Downsizing Costs for King/Drew Move Higher
Los Angeles County health officials on Monday increased by 25% the estimated cost of downsizing services at Martin Luther King Jr./Drew University Medical Center, the Los Angeles Times reports. The increase would occur over three years and would raise the county's cost for the project from $65 million to $81 million (Rosenblatt, Los Angeles Times, 11/7).
King/Drew failed a CMS inspection conducted over the summer, resulting in a loss of eligibility to participate in Medicare at a cost of about $200 million annually, about half the hospital's budget.
Federal funding was scheduled to end by Nov. 30, but CMS officials last month granted a request by the county to extend funding through March 2007 (California Healthline, 11/7).
Bruce Chernof, director of the county Department of Health Services, attributed the increase in transition costs to the cost of transferring hospital employees to other county positions.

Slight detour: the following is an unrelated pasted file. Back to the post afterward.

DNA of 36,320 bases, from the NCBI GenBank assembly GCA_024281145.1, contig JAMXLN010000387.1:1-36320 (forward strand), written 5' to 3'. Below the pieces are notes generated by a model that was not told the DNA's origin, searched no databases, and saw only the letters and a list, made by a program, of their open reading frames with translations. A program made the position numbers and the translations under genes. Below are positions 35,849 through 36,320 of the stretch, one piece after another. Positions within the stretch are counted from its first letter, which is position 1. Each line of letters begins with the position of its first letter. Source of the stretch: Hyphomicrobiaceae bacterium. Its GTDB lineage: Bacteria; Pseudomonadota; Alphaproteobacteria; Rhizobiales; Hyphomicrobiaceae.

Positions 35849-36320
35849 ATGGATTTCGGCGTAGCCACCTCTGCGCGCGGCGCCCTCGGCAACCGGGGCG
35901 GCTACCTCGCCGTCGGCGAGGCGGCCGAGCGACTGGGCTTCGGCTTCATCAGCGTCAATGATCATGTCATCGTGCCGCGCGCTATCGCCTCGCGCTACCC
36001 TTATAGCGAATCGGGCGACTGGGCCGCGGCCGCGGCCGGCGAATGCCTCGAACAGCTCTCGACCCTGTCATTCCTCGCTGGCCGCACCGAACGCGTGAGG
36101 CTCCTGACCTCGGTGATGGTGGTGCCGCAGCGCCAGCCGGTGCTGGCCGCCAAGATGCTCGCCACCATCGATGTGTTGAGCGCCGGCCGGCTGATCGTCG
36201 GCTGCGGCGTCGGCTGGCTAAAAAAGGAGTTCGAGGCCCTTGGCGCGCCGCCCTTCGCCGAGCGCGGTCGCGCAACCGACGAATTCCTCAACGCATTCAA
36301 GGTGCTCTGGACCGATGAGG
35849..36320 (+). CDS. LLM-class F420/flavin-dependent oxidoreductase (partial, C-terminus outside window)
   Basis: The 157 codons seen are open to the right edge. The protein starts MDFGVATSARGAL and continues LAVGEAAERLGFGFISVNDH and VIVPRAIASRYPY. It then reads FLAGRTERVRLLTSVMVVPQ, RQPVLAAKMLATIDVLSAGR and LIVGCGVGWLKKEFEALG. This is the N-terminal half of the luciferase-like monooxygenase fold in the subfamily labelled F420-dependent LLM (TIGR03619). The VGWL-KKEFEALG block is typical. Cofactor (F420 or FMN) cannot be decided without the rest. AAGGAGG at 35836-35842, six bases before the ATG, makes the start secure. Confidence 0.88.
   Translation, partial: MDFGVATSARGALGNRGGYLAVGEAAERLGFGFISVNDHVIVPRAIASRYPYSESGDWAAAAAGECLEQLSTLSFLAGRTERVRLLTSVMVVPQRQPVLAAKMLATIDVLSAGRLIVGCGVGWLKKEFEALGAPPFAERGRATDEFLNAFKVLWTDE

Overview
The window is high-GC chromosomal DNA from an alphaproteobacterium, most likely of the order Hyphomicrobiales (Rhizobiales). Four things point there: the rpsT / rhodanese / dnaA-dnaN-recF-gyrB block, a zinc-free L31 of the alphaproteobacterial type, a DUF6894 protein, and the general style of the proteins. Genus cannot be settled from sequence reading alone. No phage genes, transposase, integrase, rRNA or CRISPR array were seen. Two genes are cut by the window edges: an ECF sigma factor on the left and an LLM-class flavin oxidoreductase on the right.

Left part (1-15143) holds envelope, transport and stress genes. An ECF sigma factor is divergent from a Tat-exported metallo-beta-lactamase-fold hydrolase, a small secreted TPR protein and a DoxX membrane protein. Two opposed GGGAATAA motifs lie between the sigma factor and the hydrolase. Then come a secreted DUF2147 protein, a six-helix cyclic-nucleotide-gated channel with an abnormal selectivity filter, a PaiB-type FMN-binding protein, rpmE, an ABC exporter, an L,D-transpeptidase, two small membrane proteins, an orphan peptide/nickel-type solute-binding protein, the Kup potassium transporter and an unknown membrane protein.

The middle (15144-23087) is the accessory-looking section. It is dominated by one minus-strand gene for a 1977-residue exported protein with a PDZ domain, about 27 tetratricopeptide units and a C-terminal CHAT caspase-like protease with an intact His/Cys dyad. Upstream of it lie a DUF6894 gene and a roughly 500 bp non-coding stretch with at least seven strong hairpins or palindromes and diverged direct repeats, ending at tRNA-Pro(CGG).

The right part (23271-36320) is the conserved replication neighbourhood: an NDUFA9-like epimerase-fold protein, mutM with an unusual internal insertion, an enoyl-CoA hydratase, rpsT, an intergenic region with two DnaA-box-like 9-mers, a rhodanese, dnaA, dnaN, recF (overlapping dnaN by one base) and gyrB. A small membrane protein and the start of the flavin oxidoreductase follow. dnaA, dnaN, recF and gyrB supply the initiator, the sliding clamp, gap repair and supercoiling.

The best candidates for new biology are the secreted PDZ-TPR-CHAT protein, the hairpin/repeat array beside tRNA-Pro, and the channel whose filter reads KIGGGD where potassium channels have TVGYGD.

The downsize is part of the county's Metrocare plan, which will transfer management of the hospital to Harbor-UCLA Medical Center and change the facility's name from King/Drew to Martin Luther King Jr.-Harbor Hospital.
King/Drew also will transfer specialty services to Harbor-UCLA by the end of November, including:
- Neonatal intensive care;
- Pediatric intensive care; and
- High-risk obstetric services.
County officials expect to complete the transition by March 2007 (California Healthline, 11/7). This is part of the California Healthline Daily Edition, a summary of health policy coverage from major news organizations. Sign up for an email subscription.